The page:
|Location(s):||WAKE, North Carolina|
|Course:||“Rise And Fall of the Slave South,” University of Virginia|
Though the Whig Party was not strong enough to win a presidential election in 1836, in some states it was possible to elect Whig governors. In North Carolina, pleas from the western counties for internal improvements were going unheard by prosperous, mostly Democratic planters, who were overrepresented in the legislature. The Whig strategy, therefore, was to garner support by demanding state aid to education and transportation projects, using North Carolina's share of the federal surplus. (This agreed with Whig ideology, which espoused economic development through government projects.) This plan of attack proved successful, and Whig Edward Dudley defeated the incumbent Richard D. Spaight (a Democrat) with 53.6% of the vote. The Whigs also gained a majority in the senate, and were only two seats short of controlling the house. The Democratic Macon Georgia Telegraph lamented, We give it up: Dudley, the Whig candidate is elected Governor over Spaight the Administration candidate. The presidential question however did no control the election... There is but little doubt but North Carolina will be for Van Buron.'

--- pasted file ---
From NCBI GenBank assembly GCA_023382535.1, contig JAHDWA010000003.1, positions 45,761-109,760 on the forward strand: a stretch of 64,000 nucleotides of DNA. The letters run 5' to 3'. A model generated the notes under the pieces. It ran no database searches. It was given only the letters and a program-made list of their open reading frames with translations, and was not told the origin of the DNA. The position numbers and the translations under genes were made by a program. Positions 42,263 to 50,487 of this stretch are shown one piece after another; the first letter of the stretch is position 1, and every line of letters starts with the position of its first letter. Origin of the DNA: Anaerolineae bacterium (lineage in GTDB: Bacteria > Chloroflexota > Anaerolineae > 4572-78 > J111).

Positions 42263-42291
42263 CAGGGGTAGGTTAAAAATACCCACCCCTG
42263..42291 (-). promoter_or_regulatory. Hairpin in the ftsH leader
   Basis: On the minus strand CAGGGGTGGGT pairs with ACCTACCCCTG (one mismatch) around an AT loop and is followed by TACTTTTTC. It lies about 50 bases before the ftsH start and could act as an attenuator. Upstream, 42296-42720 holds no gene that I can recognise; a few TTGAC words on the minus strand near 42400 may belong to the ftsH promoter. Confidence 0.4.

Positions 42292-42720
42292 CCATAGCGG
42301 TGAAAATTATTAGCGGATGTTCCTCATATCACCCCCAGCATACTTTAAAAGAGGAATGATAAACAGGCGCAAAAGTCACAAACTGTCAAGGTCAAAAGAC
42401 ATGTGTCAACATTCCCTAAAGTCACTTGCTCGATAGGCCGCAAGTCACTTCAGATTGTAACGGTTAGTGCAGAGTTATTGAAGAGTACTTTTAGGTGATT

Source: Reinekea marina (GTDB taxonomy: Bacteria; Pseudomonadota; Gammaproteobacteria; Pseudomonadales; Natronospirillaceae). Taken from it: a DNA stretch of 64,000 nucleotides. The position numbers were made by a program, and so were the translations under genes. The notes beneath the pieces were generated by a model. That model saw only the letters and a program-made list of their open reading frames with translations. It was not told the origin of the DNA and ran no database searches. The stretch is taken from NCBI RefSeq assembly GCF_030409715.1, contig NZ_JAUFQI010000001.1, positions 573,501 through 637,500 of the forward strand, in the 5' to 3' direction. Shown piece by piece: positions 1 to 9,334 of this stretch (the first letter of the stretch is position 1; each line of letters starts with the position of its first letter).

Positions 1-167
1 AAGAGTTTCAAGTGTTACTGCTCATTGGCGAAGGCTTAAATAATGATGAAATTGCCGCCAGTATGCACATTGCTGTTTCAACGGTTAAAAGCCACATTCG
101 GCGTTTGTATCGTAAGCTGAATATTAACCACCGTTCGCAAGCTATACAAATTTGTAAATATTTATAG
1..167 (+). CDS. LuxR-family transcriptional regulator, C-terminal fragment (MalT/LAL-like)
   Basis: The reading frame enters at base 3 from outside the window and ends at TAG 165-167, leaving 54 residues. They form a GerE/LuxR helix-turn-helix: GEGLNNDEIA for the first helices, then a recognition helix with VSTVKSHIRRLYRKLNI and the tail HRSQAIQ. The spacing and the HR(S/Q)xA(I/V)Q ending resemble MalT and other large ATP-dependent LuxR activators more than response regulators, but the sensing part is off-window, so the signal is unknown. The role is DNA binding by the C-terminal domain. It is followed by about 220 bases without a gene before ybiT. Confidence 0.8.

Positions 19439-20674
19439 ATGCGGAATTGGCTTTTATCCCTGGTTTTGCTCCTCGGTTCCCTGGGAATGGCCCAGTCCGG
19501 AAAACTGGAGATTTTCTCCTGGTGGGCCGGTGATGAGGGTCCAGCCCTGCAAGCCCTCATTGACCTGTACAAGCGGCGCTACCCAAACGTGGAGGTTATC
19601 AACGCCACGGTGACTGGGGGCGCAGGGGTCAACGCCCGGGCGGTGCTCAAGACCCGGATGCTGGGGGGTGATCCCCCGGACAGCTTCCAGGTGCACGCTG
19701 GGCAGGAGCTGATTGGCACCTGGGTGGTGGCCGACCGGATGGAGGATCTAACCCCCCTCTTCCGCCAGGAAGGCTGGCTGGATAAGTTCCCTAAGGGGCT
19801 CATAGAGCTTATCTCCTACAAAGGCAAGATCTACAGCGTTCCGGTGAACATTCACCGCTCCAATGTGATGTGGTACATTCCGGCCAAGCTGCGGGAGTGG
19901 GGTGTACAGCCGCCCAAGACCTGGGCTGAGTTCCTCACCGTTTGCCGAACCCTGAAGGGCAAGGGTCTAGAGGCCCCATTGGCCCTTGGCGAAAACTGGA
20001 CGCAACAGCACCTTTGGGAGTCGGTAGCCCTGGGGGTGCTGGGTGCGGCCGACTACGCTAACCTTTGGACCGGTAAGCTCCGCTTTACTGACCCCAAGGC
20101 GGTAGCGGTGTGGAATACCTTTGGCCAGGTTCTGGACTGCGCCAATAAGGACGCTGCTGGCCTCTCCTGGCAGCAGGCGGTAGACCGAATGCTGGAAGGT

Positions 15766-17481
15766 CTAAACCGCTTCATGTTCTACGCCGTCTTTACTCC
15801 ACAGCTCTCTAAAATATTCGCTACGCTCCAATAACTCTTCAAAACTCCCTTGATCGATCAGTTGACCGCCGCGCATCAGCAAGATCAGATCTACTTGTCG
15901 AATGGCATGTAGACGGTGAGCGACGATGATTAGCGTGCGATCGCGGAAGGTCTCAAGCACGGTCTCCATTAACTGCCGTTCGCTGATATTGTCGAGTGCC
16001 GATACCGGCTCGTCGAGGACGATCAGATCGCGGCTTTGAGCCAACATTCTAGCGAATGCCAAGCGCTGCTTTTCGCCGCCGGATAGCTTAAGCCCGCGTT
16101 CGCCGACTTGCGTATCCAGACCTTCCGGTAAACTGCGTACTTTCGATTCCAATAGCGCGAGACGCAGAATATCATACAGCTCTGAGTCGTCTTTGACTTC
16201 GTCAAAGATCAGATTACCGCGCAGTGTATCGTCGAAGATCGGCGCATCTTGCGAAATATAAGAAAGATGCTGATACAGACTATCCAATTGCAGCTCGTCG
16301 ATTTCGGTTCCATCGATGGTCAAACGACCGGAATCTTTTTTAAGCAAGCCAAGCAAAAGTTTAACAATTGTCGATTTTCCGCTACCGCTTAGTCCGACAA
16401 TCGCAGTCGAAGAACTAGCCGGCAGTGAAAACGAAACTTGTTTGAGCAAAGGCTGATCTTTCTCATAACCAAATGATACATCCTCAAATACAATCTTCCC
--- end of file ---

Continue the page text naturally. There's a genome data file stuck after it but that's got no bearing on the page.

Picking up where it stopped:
Prior to the election, the Whig-supporting North Carolina Star averred, Should Spaight be elected, it will be forthwith claimed as decisive of the strength of parties on the Presidential question. When therefore the voters recollect that in voting between Dudley and Spaight, they are to a considerable extent voting between White and Van Buren, we trust there will be no indifference.' The paper further reminded its readers that Spaight had abandoned republican principles in voting against the declared wishes of his constituents,' and that he was opposed to the land bill , to North Carolina's receiving her portion of the proceeds of the public domain...' Whiggish concerns about tyrannical leaders and internal improvements apparently struck a cord with North Carolina's poor and/or progressive-minded inhabitants. The election drew 67% of potential voters.
And yet, as the Telegraph predicted, Democrat Martin Van Buren would win the presidential election only three months later. Following Dudley's victory, Whig leaders began campaigning for White almost exclusively on the slavery issue. Voter participation in November dropped to 53%; it simply seemed less important to vote to protect slavery in a region where people universally opposed abolition. The North Carolina experience made it clear that an emphasis on relevant local issues other than slavery would be necessary to win state elections.